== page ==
Renowned Chinese Pro-Democracy Activist Released from Prison

April 28, 2007 Updated: April 28, 2007

Yang Jianli, a renowned Chinese pro-democracy activist and chairman of the “Foundation for China in the 21st Century” was released on April 27 after serving his full term in prison. Yang's family have asked senior commentator Lin Baohua to issue a statement, urging the international media and all people who care about the current human rights situation in China to closely monitor the actions of the Chinese Communist Party (CCP) toward Yang after his release.

When interviewed by The Epoch Times on April 25, Lin was able to confirm information he has received from Yang's family and other sources that Yang has expressed his intention that “I will absolutely not board an airplane after my release. I will go to Shandong Province to pay tribute to my dead father.” Yang also stated that he would not sign any letter of assurance to the CCP regarding the purpose of making the trip to visit his father's tomb. His family is concerned that the CCP will forcefully deport Yang immediately after his release.

Yang Had Previously Been Released

Lin disclosed that last September, the CCP had released Yang prior to the end of his full sentence. The CCP had sent Yang to the airport with plans to deport him to the U.S.

During his time in prison, Yang's 90-year-old father had traveled to China from the U.S. to issue an appeal to the CCP regarding his son's release. Unfortunately the old man passed away while in Shangdong. Yang deeply regretted that his imprisonment had prevented him from fulfilling his filial responsibility and attending his father's funeral. Yang requested permission from the CCP to visit his father's grave prior to his return to the U.S. This simple request by Yang was rejected by the CCP. When Yang refused to board an airplane to the U.S., the CCP sent him back to prison.

Appeal to All Concerned People to Pay Attention to This Case

Lin suggested that the CCP's release of Yang prior to the end of his scheduled prison term was unable to make him give up his determination to visit his father's grave and fulfill his responsibility as a dutiful son. Therefore, now that he has served his full term in prison, it is reasonable to expect that he will not board an airplane to the U.S. without first returning to his hometown and visiting his father's grave. Reliable sources have confirmed that this is indeed Yang's intent.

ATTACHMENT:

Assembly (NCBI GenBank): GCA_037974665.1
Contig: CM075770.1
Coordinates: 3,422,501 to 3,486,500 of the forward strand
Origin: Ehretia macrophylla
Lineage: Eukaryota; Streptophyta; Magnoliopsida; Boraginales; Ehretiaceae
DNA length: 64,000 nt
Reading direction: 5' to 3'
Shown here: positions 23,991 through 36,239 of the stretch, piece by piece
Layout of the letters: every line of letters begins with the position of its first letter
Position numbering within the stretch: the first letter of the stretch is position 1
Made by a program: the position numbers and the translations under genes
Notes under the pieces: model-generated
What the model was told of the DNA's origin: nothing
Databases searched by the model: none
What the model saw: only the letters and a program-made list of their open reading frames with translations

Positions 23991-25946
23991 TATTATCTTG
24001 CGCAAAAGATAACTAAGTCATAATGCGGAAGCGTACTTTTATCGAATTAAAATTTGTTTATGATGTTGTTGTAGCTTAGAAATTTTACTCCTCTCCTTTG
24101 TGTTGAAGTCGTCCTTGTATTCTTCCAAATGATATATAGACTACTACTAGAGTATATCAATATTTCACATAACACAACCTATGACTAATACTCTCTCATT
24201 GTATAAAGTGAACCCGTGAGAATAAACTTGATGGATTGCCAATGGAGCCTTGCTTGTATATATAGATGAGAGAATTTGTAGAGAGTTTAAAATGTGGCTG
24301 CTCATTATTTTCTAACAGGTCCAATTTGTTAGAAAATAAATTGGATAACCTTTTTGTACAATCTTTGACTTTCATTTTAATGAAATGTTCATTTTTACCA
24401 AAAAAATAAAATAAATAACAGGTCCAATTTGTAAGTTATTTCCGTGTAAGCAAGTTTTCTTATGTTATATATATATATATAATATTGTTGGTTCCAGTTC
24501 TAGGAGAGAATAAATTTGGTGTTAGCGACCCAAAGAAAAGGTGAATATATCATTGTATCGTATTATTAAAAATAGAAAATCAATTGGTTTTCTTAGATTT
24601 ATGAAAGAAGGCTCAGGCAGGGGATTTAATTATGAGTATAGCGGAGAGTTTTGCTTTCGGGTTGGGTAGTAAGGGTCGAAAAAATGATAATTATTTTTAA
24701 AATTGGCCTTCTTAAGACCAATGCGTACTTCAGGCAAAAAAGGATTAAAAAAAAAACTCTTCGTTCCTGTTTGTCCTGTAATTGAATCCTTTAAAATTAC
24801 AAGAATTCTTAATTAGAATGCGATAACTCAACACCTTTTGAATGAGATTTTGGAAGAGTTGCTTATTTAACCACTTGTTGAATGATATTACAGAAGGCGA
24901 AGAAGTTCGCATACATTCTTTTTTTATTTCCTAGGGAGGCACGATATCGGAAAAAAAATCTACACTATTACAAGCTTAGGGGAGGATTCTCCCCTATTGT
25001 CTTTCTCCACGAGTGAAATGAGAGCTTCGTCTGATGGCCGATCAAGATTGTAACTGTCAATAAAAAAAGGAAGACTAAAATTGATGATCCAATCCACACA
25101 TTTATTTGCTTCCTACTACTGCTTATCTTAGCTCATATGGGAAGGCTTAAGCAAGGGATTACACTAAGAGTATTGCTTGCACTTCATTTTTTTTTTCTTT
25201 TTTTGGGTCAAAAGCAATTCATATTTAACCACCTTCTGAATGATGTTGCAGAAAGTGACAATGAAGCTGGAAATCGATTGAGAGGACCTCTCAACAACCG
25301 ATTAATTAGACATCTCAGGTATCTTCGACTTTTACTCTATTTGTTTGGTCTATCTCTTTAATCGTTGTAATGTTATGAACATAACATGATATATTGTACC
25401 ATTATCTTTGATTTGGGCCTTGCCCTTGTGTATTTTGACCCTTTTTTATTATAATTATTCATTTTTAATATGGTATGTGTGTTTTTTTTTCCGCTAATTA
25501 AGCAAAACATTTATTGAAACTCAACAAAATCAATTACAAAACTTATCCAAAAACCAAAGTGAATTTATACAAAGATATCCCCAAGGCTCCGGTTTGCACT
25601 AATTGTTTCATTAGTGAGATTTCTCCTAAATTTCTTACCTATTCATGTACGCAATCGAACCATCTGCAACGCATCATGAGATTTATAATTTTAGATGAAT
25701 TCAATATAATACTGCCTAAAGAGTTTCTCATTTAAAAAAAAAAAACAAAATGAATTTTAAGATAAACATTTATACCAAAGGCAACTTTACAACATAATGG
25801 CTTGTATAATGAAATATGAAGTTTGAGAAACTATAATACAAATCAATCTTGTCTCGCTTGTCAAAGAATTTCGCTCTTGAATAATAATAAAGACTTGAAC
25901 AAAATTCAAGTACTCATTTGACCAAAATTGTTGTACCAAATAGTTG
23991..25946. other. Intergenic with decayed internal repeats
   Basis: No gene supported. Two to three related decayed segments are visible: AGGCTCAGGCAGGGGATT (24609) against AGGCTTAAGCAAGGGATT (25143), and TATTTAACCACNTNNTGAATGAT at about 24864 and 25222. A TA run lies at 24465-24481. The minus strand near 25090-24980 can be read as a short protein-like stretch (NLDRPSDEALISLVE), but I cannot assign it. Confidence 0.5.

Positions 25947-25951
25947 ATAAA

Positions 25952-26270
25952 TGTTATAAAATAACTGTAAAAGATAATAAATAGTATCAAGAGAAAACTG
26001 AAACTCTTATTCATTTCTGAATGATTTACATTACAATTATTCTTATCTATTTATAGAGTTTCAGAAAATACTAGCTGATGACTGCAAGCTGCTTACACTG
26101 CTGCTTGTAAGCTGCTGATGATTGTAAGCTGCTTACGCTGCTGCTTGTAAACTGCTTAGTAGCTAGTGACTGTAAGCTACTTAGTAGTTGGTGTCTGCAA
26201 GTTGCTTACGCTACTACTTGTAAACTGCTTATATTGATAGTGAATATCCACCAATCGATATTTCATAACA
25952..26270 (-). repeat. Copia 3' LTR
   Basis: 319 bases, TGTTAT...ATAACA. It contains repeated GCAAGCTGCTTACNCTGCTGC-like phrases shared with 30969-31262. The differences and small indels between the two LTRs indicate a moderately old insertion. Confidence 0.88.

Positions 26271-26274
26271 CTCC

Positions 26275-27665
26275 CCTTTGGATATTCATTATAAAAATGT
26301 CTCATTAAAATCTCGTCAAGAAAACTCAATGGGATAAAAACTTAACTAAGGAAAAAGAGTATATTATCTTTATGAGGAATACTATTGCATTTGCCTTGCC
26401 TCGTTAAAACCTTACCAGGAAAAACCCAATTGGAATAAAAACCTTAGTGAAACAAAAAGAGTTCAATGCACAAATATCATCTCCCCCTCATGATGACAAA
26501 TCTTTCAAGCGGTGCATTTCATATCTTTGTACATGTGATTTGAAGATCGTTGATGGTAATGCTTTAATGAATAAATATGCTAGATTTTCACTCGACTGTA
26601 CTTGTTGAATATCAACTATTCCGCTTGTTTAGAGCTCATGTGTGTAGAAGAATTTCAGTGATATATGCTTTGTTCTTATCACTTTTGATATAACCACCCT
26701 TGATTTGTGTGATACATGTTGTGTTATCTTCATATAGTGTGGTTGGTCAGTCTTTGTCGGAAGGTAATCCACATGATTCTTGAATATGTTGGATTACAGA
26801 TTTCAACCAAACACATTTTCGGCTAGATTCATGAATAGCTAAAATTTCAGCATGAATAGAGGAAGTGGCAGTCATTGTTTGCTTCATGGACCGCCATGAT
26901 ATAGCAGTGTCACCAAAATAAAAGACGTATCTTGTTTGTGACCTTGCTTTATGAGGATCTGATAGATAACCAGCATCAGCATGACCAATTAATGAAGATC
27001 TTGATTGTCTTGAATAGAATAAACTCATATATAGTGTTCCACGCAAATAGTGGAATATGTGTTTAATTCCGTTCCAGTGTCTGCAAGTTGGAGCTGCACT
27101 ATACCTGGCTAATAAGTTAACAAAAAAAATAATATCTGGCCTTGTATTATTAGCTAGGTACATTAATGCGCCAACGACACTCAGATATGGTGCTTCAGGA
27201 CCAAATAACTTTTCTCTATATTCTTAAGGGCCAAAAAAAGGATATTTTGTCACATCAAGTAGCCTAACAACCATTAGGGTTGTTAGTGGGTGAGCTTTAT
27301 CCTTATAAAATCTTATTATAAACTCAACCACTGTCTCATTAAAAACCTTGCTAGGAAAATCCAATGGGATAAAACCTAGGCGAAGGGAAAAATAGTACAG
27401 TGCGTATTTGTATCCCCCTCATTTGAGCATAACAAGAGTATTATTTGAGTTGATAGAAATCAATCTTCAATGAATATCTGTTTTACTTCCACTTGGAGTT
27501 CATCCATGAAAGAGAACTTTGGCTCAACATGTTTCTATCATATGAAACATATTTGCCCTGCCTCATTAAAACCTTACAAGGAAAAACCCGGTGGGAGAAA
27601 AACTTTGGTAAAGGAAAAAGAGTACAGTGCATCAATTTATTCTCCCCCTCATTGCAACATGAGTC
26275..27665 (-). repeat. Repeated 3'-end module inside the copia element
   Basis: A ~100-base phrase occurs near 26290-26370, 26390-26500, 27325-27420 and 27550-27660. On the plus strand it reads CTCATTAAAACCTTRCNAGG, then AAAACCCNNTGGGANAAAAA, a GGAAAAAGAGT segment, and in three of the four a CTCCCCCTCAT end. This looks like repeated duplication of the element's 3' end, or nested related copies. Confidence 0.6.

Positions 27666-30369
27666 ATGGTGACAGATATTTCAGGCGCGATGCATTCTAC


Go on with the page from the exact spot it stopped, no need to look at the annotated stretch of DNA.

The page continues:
Lin expressed his concern regarding Yang's future. “Very likely, the two sides will still have conflicts,” said Lin. “How the CCP will behave after Yang's release is very difficult to predict. Perhaps they will treat him similar to how they treated Wei Jinsheng and other renowned pro-democracy activists and directly escort him to the airport and deport him. Perhaps they will treat him in the same way as how Falun Gong practitioners were treated in Hong Kong and put him in a sack and throw him onto an airplane. Or perhaps they will drug him and then forcefully send him to the U.S. All these scenarios are possible.”

As a good friend of Yang and a member of “Foundation for China in the 21st Century,” Lin urged the international media and all people who care about the current human rights situation in China to closely monitor this matter, and help stop any potential mistreatment of Yang by the CCP.

Yang graduated from the Department of Math of Beijing University. He came to the U.S. to study during the 1980's. After the Tiananmen Massacre in 1989, he became increasingly involved with the Chinese Democracy Movement. He was once elected Vice-Chairman of the “Overseas Chinese People's Alliance of Democracy and Peace.” Currently, Yang holds the position of Chairman of the “Foundation for China in the 21st Century” in U.S. Yang has obtained two doctorate degrees from UC Berkeley and Harvard University. Yang presently holds a U.S. green card.

Because Yang has been actively involved in the activities supporting democracy in China, he was listed on the blacklist of the CCP as someone to be refused permission to enter China. In 1996 and 1999, he twice applied to return to China but his applications were rejected. In April 2002, in an effort to personally evaluate the Chinese Workers' Movement, Yang entered China under a false identity. He was arrested and detained in Kunming, Yunan Province on April 27. The CCP charged Yang with “illegal entry into China” and sentenced him to five years in prison.

The U.S. House and Senate have passed a resolution bill urging the CCP to release Yang unconditionally.